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battle. Then the dead were counted, prisoners exchanged, the terms of the next
disagreement agreed upon and the day for the necessary battle appointed; after
which the armies fell into line and marched away, and Tom turned homeward

As he was passing by the house where Jeff Thatcher lived, he saw a new girl in
the garden-a lovely little blue-eyed creature with yellow hair plaited into two
long tails, white summer frock and embroidered pantalettes. The fresh-crowned
hero fell without firing a shot. A certain Amy Lawrence vanished out of his heart
and left not even a memory of herself behind. He had thought he loved her to
distraction, he had regarded his passion as adoration; and behold it was only a
poor little evanescent partiality. He had been months winning her; she had
confessed hardly a week ago; he had been the happiest and the proudest boy in
the world only seven short days, and here in one instant of time she had gone
out of his heart like a casual stranger whose visit is done.

He worshipped this new angel with furtive eye, till he saw that she had
discovered him; then he pretended he did not know she was present, and began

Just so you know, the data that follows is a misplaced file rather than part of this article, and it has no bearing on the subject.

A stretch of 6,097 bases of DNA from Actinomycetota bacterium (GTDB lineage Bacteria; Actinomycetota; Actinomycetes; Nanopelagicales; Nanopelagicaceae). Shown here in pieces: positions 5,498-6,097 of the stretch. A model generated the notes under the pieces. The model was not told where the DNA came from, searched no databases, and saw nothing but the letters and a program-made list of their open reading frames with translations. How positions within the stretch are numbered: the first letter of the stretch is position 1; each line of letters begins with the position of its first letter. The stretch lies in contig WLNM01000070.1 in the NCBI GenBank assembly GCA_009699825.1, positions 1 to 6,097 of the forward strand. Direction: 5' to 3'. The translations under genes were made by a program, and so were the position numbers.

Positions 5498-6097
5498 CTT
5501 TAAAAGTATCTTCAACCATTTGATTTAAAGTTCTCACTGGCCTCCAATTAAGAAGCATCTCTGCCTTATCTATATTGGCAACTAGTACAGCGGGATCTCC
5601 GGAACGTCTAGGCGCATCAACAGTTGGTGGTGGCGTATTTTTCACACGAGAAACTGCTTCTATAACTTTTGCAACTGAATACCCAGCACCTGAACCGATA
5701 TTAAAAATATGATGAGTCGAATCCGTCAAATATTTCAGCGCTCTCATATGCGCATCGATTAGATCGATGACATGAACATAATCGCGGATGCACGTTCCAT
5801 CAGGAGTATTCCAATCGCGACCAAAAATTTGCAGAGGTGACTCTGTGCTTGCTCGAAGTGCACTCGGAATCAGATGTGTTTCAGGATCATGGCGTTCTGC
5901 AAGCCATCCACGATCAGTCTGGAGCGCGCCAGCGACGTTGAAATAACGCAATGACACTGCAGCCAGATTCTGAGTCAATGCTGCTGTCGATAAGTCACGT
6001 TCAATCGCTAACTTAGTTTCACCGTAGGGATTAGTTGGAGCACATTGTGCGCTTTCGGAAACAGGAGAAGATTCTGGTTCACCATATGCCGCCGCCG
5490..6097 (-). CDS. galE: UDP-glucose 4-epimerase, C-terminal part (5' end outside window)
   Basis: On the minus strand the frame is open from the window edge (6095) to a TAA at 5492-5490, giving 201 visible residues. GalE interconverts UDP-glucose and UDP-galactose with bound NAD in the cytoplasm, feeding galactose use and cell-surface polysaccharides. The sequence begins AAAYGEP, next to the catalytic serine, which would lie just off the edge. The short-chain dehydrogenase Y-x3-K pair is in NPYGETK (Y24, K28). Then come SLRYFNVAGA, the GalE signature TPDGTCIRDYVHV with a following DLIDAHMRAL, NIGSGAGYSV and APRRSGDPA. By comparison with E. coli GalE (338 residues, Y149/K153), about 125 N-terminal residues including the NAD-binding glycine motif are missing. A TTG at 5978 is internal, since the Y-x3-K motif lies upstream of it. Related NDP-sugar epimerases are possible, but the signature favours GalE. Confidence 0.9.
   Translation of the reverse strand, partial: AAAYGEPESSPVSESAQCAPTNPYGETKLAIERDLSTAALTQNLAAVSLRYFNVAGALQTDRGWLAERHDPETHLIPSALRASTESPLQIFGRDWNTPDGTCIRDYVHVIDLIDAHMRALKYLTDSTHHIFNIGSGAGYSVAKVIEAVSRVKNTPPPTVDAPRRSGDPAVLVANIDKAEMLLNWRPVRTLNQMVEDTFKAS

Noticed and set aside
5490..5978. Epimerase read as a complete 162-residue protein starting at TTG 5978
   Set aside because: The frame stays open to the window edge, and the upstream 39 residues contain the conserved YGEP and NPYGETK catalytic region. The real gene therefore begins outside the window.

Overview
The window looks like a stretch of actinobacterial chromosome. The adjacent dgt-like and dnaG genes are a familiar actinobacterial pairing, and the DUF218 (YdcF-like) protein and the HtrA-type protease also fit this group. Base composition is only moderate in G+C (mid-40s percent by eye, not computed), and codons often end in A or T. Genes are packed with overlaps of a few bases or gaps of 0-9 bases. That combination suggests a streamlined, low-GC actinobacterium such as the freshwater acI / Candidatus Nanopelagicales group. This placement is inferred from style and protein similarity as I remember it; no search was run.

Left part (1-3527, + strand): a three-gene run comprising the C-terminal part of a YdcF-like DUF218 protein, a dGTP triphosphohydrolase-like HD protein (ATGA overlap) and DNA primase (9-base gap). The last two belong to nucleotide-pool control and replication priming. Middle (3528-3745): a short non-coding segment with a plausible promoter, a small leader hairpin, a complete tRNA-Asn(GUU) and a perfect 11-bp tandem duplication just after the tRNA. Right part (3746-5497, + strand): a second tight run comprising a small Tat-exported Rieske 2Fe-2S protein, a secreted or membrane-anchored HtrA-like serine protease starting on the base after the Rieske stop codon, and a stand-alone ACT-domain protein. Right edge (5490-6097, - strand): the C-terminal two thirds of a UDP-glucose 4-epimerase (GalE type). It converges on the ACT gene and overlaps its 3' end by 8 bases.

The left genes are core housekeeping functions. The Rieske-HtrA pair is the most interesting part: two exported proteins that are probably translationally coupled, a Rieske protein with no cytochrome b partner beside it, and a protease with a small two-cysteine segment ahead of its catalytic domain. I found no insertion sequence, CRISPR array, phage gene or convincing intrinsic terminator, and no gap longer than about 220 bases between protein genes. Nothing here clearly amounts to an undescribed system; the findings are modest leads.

to “show off” in all sorts of absurd boyish ways, in order to win her admiration.
He kept up this grotesque foolishness for some time; but by and by, while he
was in the midst of some dangerous gymnastic performances, he glanced aside
and saw that the little girl was wending her way toward the house. Tom came
up to the fence and leaned on it, grieving, and hoping she would tarry yet a
while longer. She halted a moment on the steps and then moved toward the
door. Tom heaved a great sigh as she put her foot on the threshold. But his face
lit up, right away, for she tossed a pansy over the fence a moment before she

The boy ran around and stopped within a foot or two of the flower, and then
shaded his eyes with his hand and began to look down street as if he had
discovered something of interest going on in that direction. Presently he picked
up a straw and began trying to balance it on his nose, with his head tilted far
back; and as he moved from side to side, in his efforts, he edged nearer and
nearer toward the pansy; finally his bare foot rested upon it, his pliant toes
closed upon it, and he hopped away with the treasure and disappeared round
the corner. But only for a minute-only while he could button the flower inside
his jacket, next his heartor next his stomach, possibly, for he was not much
posted in anatomy, and not hypercritical, anyway.

He returned, now, and hung about the fence till nightfall, “showing off,” as
before; but the girl never exhibited herself again, though Tom comforted himself
a little with the hope that she had been near some window, meantime, and been
aware of his attentions. Finally he rode home reluctantly, with his poor head full
of visions.

All through supper his spirits were so high that his aunt wondered “what had
got into the child.” He took a good scolding about clodding Sid, and did not
seem to mind it in the least. He tried to steal sugar under his aunt’s very nose,
and got his knuckles rapped for it. He said: “Aunt, you don’t whack Sid when

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